Cast: Jennifer Lawrence, Javier Bardem, Ed Harris, Michelle Pfeiffer
Director: Darren Aronofsky (Black Swan)
Why it’s great: Relentless, morbid, and empowered like an Adderall-fueled, all-night Philosophy final prep session, Aronofsky's chamber piece is not for the weak of heart (or anyone who flinches at the sight of a weak human heart, for that matter). It's one of the year's best horror films, and Lawrence delivers the most physical scream queen performance of a generation, but that may give you the wrong idea; Aronfosky boils down humanity's creation, existence, and future extinction into an absorbing invasion thriller. Imagine Hell on Earth… with a little Heaven thrown in.
7. The Killing of a Sacred Deer
Cast: Colin Farrell, Nicole Kidman, Barry Keoghan, Raffey Cassidy
Director:Yorgos Lanthimos (The Lobster)
Why it’s great: There's something off about Martin (Keoghan), the surviving son of a man who died under the knife of surgeon Steve Murphy (Farrell). At the beginning of spine-tingling Sacred Deer, Steve steps up to be a father figure to Martin, gauche and puzzling and bubbling with darkness. The relationship eventually sours, and it's from there that Lanthimos, known for bitter strains of magical realism, finds footing for an ice-cold rumination on regret and responsibility. Farrell is gifted unprecedented complexity in his Sophie's Choice, Kidman challenges him with every move, and Keoghan gives a performance that echoes Heath Ledger in The Dark Knight. It's a maddening and exhilarating time at the movies.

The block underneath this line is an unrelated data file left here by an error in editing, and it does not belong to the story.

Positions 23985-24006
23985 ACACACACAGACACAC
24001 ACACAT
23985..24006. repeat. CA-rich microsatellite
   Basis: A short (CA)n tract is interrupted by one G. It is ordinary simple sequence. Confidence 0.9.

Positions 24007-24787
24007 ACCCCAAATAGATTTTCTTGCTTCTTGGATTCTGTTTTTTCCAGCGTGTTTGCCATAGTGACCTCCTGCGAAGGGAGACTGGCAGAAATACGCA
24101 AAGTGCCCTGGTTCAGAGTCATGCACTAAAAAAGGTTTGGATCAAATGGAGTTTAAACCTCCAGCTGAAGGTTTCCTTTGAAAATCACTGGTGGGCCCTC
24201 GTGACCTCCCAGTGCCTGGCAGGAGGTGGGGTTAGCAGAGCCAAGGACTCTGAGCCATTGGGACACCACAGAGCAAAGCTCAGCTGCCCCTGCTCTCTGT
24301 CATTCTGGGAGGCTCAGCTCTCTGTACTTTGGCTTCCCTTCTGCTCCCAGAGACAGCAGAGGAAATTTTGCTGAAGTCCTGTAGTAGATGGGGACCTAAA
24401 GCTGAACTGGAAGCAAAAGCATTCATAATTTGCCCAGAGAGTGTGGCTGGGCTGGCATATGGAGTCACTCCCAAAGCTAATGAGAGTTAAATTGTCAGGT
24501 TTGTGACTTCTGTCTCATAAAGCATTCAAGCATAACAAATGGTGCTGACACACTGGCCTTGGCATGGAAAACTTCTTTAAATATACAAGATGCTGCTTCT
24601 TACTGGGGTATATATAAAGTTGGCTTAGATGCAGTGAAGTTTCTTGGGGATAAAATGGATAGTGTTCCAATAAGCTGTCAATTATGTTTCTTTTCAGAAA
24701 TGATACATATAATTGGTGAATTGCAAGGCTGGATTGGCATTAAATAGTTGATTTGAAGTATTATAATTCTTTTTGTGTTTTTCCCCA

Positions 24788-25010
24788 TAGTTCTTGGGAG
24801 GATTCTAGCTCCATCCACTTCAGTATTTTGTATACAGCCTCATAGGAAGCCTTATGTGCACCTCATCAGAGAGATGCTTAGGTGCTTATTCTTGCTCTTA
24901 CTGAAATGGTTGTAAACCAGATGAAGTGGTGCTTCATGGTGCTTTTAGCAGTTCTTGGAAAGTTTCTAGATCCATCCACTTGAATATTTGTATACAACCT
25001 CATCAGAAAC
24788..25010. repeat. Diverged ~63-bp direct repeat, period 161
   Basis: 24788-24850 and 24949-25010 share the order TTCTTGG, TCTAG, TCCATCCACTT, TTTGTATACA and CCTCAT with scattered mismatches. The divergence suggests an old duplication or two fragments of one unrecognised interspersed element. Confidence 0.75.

Cast: Jake Gyllenhaal, Tatiana Maslany, Miranda Richardson, Clancy Brown
Director: David Gordon Green (Prince Avalanche)
Why it’s great: Though heralded as a hero after losing his legs in the Boston Marathon bombing, and assisting the FBI in identifying perpetrator Tamerlan Tsarnaev, Jeff Bauman suffered when he returned home to friends, family, and a community that expected him to be "Boston Strong." As recounted (and reclaimed) in this frank portrait of rehabilitation, Bauman's reentry was embittered, clouded by PTSD, and drowned in alcohol. Circumstance thrust his ex-girlfriend, Erin (Orphan Black's Tatiana Maslany) back into his life as a de facto caretaker. Green swings back and forth between two power-house, physical performances: Gyllenhaal, disabled and miserable, and Maslany, a lost, loving entity forced to drag a wheelchair up and down stairs. Who signed up for this? No one, the unspoken curse of tragedy, which finally gets its due in Stronger.